The charity is calling on businesses, schools, artists and the public to come together and support the project, which will raise money to transform the Cancer and Leukaemia ward at Sheffield Children’s Hospital.
From July 2020, up to 60 uniquely-painted, life-sized bears will be placed around the city.
The project is aiming to raise more than the £600,000 which was raised during The Children’s Hospital Charity’s previous sculpture trail, the Herd of Sheffield.
The Herd of Sheffield comprised a trail of 58 large elephants and 72 small elephants, attracting 175,000 visitors to the city and engaging over 10,000 children.
Bears of Sheffield is set to be even bigger; as well as 60 large bears, up to 80 baby bears will be available for young children to design and decorate their own pieces of art for everyone to see.
David Vernon-Edwards, Director of The Children’s Hospital Charity said: “The Herd of Sheffield in 2016 was the biggest public arts project the city had ever seen. As well as the money raised, it brought together artists, sponsors and school children to showcase the vision, creativity and generosity of Sheffield.”
“We want this project to be even bigger, but to do that we need your help. If you are involved in a company or part of a school, we need you to join the Bear trail. You can be at the heart of this huge opportunity to create a memorable cultural experience for the city and raise much-needed funds for our Cancer and Leukaemia ward.”
Businesses wishing to sponsor one of the bear sculptures, standing at 2.1m tall, will be able to choose from a selection of special designs as well as having their company logo and details displayed on the bear when it is on show from July to September 2020.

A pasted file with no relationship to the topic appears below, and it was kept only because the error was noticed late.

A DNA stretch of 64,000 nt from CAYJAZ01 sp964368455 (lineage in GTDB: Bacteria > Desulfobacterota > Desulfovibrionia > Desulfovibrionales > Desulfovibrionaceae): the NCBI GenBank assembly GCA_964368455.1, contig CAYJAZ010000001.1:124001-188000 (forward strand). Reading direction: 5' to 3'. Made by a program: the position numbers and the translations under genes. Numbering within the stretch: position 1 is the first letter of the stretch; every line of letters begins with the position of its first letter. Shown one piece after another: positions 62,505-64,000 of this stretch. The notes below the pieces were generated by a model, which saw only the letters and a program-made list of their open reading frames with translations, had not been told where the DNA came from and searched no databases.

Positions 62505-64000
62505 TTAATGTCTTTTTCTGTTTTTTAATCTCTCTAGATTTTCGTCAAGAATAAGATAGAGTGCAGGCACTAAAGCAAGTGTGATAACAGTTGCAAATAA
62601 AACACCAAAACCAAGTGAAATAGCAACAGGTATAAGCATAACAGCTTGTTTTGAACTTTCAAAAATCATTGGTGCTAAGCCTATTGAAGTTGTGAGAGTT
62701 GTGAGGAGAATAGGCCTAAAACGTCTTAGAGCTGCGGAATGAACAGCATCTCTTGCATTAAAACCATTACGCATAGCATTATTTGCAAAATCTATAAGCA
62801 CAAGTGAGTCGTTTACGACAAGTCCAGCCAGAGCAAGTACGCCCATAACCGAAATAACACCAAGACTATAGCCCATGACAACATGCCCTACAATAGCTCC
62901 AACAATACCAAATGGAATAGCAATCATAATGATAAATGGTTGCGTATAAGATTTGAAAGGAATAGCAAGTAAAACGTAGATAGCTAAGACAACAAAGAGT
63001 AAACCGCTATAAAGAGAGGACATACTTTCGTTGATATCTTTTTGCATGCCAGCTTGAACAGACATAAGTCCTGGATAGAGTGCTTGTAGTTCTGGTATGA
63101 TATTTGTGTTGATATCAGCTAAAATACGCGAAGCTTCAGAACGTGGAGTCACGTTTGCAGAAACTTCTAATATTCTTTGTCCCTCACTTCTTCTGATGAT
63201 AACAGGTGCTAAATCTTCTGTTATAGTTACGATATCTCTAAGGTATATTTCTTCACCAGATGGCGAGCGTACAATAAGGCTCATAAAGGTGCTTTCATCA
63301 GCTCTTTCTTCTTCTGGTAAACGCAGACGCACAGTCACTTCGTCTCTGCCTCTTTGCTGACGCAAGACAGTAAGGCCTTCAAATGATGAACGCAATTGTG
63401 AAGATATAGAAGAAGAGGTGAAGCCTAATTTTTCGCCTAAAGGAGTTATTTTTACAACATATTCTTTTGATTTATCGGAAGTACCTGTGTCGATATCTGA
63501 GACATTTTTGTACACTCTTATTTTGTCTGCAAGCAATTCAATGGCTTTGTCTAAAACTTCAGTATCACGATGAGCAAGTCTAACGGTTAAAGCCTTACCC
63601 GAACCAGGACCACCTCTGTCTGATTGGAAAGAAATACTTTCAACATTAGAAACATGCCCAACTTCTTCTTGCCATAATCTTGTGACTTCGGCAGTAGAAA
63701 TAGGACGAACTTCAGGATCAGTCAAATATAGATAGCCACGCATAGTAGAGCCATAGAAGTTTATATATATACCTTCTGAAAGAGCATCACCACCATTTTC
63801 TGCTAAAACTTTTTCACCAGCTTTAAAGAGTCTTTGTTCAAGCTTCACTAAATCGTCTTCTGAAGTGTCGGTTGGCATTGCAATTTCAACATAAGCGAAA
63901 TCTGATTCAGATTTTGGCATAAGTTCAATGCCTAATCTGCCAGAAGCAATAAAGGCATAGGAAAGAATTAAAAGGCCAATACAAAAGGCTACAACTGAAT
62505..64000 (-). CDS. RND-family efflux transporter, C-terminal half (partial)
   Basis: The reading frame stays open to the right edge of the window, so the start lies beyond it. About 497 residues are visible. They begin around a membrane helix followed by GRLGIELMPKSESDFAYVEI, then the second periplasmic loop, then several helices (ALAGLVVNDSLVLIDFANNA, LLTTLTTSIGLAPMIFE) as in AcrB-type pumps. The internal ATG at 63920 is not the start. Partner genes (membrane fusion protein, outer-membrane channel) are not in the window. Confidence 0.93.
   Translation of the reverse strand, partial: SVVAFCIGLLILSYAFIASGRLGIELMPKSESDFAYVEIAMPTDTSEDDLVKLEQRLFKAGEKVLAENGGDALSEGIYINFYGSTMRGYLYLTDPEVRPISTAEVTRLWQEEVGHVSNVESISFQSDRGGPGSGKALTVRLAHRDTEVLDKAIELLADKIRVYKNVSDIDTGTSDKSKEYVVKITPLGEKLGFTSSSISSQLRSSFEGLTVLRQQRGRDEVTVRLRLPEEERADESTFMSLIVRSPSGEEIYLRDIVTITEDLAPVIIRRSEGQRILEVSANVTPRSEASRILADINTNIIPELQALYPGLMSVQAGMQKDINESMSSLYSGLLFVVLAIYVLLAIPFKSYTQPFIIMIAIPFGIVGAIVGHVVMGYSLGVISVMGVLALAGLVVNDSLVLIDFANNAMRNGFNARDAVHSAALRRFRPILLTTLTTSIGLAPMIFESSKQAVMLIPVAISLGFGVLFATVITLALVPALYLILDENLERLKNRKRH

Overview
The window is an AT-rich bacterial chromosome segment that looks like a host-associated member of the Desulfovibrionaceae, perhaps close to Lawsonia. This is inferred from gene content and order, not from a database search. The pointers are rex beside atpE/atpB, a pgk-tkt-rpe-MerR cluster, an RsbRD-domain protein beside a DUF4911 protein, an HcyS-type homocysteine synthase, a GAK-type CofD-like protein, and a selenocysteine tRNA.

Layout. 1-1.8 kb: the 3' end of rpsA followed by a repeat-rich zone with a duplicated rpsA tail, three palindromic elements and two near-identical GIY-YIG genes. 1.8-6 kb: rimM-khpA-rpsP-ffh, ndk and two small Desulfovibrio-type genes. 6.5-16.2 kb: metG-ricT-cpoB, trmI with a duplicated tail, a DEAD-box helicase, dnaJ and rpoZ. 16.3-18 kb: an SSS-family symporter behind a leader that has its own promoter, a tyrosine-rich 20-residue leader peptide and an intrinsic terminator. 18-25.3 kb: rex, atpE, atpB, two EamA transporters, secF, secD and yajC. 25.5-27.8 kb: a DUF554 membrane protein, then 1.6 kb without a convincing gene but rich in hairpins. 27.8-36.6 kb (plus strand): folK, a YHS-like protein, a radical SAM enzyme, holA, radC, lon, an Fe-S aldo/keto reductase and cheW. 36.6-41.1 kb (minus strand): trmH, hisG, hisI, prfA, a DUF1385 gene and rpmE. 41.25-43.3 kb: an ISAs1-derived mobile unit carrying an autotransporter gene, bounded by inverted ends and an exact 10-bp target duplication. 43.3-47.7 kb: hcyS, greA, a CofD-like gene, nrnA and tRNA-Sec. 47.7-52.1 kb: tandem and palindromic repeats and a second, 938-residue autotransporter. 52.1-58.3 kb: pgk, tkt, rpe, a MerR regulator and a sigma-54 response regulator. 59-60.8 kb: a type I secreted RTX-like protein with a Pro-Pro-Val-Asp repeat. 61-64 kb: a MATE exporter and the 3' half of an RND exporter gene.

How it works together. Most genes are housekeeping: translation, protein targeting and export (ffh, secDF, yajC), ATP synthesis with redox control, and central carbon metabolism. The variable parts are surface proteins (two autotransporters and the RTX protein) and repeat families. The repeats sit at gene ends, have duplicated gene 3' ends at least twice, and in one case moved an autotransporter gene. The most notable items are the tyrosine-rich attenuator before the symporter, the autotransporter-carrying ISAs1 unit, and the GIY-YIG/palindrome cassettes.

Schools, nurseries and colleges can sponsor a baby bear sculpture for a minimum fundraising target of £750 to be raised throughout the term.
Once registered, each participating establishment will be given their own small bear for them to design and paint.
It will then go on display throughout the summer holidays for all to see, before being returned as a permanent memento of the project.
The Children’s Hospital Charity are working with artists, designers and illustrators across the country to bring the best talent to Sheffield.
These include Jo Peel, Morag Myerscough, Thereza Rowe, William Luz and Nicolas Burrows, with many more artists to be announced soon.
Budding artists will also be able to get involved through an open call to discover new talent for the trail, having been tasked to capture the public imagination with creative and striking designs for the 3-D sculptures.
The trail will begin next July, when the public will be able to follow its route courtesy of an interactive app.
The first to decorate a bear will be local artist Jo Peel, whose work documents everyday scenes, telling stories over the world around her as she explores its changing face. Her work can be seen around Sheffield in the form of huge public murals.
The inspiration for the Bear theme of the trail came from The Children’s Hospital Charity’s mascot Theo Bear, who will also be represented with a special sculpture.
The trek has been designed to represent the gentle, joyful and playful tendencies of a bear’s natural character.
Managing Director Mark Rixham said: “We are honoured to have been selected to work with The Children's Hospital Charity on this project alongside fellow Sheffield artist David Maynes to bring his bear to life.”
“Working on this project has been a team effort. We are hoping it to be a resounding success for The Children's Hospital Charity. We’re looking forward to seeing the results of our work and joint collaboration installed around Sheffield decorated by a number of artists.”
Every penny raised will support The Children’s Hospital Charity’s £2.75m appeal to transform the Cancer and Leukaemia ward at Sheffield Children’s Hospital. One of twenty principle treatment centres in the UK, it treats children from babies through to 19-year-olds from South Yorkshire, Lincolnshire and Derbyshire and as far as south as Northampton.
The appeal would create private patient rooms with en-suite facilities, giving patients a place to make their own and space for a parent to sleep comfortably alongside them. Under the plans, the ward footprint would be increased, with larger bed bays and more isolation rooms.
It will also expand the space to play and more than double the space of the ward classroom.
To sponsor or design a bear email [email protected] to find out more.